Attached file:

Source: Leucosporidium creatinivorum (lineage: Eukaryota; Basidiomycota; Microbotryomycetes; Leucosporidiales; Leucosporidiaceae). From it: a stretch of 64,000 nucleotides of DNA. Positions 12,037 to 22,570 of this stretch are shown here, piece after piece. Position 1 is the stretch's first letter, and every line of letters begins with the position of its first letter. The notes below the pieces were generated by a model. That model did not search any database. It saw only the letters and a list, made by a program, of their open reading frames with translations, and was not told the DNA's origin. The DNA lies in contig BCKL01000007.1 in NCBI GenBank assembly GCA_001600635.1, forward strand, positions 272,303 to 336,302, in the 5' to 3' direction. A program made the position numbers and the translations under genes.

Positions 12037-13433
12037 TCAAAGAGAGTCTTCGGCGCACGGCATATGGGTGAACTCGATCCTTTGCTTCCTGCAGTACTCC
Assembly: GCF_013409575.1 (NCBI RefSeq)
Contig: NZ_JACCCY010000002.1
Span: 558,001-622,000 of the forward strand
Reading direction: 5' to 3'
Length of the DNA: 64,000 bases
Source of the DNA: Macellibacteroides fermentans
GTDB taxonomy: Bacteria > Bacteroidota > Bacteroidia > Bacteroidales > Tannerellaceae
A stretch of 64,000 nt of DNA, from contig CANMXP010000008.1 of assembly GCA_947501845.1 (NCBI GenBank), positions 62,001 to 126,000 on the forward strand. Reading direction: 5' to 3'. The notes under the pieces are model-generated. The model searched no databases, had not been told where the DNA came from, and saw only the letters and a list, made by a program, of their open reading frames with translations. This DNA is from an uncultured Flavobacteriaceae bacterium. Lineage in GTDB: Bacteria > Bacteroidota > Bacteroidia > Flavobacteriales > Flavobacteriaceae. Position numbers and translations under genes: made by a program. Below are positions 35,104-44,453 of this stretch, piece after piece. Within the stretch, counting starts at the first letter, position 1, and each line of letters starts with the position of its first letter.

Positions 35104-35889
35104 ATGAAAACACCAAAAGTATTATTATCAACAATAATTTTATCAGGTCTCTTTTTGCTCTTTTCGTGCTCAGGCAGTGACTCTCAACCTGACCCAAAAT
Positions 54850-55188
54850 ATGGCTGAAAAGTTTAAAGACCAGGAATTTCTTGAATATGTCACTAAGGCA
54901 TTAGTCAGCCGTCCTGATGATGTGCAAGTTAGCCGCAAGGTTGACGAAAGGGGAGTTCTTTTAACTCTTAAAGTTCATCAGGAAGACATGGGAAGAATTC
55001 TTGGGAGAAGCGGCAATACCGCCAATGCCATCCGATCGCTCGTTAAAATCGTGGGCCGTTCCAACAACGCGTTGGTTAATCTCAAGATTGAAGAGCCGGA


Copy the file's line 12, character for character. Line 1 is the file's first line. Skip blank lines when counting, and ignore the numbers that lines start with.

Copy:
Positions 35104-35889